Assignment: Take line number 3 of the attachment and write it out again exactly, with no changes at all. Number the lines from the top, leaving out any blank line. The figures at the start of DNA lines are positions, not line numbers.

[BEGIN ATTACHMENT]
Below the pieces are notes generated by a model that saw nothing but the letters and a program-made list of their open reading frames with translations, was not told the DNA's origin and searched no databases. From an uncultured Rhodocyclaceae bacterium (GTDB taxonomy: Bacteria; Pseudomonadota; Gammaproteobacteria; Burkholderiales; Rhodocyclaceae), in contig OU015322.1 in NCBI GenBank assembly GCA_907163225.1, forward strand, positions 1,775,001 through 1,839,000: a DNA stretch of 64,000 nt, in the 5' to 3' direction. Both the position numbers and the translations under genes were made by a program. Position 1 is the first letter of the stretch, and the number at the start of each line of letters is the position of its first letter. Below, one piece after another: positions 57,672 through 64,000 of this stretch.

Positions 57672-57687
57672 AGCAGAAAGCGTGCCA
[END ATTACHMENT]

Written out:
57672 AGCAGAAAGCGTGCCA